279 Enforcing Mental Health Parity 2015
the following benefits: hospitalization, outpatient hospital and clinical services (including emergency services), physician services, medical services,
preventive services, prescription drugs, rehabilitation services, maternity
care, baby and childcare for children twenty-one years and younger, early
and periodic screening, diagnosis and treatment for children up to age twenty-one, and most importantly, mental health, behavioral health, and substance abuse disorder services.209 If the selected benchmark package does
not cover a required category, the state is required to supplement the package with benefits from another source.210
Although all state EHB-benchmark plans covered MH and SU benefits,
the majority of states also placed treatment exclusions and limitations on
their coverage. This is permissible under the ACA, but “[c]urrently, annual
limits on the dollar value of EHBs are restricted and lifetime limits on the
dollar value of EHBs are prohibited.”211 The MHPAEA further requires that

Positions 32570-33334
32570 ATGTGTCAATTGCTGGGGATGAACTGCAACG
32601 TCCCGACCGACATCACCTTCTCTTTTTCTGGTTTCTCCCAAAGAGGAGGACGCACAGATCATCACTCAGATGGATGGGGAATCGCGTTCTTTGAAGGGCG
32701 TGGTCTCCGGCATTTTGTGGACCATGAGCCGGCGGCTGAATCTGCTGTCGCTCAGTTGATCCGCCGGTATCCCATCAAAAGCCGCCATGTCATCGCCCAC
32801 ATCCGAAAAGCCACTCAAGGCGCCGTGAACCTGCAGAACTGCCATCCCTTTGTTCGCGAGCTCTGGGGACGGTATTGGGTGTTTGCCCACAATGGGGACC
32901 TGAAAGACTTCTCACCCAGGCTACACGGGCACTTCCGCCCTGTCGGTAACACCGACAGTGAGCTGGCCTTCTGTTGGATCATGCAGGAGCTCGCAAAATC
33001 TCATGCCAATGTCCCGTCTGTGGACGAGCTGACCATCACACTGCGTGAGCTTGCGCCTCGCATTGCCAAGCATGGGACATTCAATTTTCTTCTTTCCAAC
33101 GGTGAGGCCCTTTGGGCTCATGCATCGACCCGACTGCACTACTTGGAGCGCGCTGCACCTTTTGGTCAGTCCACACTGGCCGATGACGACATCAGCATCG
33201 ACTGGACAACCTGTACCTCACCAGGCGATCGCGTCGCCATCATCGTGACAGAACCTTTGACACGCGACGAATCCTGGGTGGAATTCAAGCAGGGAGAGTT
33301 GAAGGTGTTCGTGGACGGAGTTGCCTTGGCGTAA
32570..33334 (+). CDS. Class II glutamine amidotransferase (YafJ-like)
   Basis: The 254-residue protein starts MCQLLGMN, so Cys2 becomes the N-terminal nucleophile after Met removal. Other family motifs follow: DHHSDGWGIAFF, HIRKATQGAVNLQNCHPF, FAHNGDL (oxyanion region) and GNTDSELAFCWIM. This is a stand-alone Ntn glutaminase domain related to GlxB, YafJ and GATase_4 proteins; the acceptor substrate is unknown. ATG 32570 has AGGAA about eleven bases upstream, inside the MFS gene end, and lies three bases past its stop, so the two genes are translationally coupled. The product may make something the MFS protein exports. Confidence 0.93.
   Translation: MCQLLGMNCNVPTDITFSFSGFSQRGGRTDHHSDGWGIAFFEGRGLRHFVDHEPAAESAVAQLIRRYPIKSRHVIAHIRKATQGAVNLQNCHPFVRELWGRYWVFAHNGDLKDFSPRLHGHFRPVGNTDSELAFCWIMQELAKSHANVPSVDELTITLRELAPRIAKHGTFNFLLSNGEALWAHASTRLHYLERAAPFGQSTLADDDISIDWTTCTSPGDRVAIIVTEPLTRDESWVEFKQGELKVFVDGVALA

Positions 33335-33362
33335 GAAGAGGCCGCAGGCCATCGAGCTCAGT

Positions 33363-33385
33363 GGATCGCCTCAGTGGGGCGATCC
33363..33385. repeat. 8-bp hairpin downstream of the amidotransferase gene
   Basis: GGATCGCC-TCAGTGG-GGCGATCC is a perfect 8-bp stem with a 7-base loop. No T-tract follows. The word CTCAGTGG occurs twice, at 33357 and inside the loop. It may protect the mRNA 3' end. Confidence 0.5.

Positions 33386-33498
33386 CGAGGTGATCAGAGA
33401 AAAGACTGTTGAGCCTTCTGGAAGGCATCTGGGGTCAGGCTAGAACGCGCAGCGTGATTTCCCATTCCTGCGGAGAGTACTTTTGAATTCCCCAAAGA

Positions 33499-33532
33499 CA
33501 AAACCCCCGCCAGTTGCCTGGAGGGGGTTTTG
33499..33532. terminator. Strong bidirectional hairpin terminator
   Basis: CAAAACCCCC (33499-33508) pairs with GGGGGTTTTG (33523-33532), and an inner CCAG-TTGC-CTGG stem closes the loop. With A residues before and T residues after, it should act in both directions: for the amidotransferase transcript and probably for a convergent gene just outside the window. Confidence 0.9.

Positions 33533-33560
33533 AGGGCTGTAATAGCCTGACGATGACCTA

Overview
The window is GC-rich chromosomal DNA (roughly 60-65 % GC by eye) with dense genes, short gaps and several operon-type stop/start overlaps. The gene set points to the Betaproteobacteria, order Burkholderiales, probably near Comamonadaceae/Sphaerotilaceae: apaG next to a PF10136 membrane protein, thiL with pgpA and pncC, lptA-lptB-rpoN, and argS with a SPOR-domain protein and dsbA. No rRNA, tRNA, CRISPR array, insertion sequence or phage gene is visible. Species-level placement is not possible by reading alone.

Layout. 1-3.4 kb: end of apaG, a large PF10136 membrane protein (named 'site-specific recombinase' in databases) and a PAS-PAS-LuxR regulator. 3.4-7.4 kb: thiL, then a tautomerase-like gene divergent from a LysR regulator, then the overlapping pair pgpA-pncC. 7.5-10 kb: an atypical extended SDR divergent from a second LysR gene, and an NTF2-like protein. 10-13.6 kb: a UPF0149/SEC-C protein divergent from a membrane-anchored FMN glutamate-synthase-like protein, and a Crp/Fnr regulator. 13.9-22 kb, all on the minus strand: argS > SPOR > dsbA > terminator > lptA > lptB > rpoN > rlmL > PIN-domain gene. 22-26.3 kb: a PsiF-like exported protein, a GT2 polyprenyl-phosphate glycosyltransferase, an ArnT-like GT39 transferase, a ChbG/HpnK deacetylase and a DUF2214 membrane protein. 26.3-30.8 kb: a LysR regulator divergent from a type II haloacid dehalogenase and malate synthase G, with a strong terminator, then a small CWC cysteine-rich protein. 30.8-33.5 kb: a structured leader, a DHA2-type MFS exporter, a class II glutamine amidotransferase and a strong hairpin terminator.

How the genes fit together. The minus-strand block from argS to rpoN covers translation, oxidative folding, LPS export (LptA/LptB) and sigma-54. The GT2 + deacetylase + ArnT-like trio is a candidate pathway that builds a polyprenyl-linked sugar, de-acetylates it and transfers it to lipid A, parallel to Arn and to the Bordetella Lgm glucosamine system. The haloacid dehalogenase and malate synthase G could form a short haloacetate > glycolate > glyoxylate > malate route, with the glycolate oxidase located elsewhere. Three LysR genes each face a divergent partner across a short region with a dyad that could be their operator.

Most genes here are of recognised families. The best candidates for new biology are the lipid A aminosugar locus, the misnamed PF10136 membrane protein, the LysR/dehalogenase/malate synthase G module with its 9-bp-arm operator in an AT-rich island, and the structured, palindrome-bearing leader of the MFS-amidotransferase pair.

these limits and exclusions be no more restrictive than the financial requirements and treatment limitations placed on the medical/surgical benefits covered by the health plan.
Appendix A explores the limits and exclusions each state placed on its
2012 EHB-benchmark plans with an emphasis on mental/behavioral health
and substance use disorder in- and out-patient benefits.
health benefit coverage in each state, and also set the standard for qualified health plans sold
in the health exchanges. See Grace et al., supra note 17 at manuscript 2136-37.
209. PPACA, 42 U.S. C. §18022 (West, Westlaw through P.L. 113-174 approved Sept.
26, 2014); see also 45 C.F.R. §156.110(b)(1) (West, Westlaw through Nov. 4, 2014; 79 FR
68087) (“ A base-benchmark plan that does not include items or services within one or more
of the categories described in paragraph (a) of this section must be supplemented . . . “).
210. NAT’L ASS’N OF INS. COMM’RS, supra note 13, at 9.
211. Id. at 10.